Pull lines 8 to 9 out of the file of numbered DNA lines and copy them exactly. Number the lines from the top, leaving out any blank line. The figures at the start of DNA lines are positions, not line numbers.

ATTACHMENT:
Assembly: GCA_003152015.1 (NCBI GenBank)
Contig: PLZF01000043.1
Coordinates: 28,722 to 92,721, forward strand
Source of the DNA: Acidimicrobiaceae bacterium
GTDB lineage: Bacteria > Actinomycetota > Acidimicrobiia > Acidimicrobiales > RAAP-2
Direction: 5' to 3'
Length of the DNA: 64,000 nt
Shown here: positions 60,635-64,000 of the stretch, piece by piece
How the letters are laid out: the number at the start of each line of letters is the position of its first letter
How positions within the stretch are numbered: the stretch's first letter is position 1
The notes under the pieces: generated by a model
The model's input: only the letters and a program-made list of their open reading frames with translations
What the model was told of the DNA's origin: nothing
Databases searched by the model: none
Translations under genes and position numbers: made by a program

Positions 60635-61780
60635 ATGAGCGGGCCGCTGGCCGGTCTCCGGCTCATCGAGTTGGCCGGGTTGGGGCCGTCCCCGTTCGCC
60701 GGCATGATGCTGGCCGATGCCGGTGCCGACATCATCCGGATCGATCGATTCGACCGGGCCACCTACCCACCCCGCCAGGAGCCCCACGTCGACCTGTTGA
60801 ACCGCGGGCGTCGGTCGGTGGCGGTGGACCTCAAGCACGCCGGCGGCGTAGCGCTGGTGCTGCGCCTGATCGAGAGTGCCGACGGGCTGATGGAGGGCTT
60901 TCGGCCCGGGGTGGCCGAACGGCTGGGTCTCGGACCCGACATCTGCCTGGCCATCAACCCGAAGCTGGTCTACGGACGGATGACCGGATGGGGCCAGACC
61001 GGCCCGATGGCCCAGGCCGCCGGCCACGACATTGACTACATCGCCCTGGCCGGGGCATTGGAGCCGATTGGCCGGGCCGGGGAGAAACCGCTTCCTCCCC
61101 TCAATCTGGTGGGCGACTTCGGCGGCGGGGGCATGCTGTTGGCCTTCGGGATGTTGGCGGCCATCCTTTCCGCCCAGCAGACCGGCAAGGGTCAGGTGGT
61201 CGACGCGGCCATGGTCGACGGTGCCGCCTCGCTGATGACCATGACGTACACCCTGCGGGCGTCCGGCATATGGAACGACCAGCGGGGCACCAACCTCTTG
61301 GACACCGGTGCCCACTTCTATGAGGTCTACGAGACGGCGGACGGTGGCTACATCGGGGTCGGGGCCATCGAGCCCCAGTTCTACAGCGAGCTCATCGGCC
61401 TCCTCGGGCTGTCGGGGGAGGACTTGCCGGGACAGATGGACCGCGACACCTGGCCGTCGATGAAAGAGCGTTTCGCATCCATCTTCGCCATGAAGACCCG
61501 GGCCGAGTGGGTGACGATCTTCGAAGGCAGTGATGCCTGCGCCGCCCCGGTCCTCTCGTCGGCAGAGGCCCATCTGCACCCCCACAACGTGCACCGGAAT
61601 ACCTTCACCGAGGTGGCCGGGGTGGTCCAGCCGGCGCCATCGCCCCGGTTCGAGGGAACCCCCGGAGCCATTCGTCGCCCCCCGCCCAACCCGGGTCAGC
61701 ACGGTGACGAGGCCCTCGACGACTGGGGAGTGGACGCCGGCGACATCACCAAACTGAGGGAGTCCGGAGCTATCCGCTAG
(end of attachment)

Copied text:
Shown here: positions 60,635-64,000 of the stretch, piece by piece
How the letters are laid out: the number at the start of each line of letters is the position of its first letter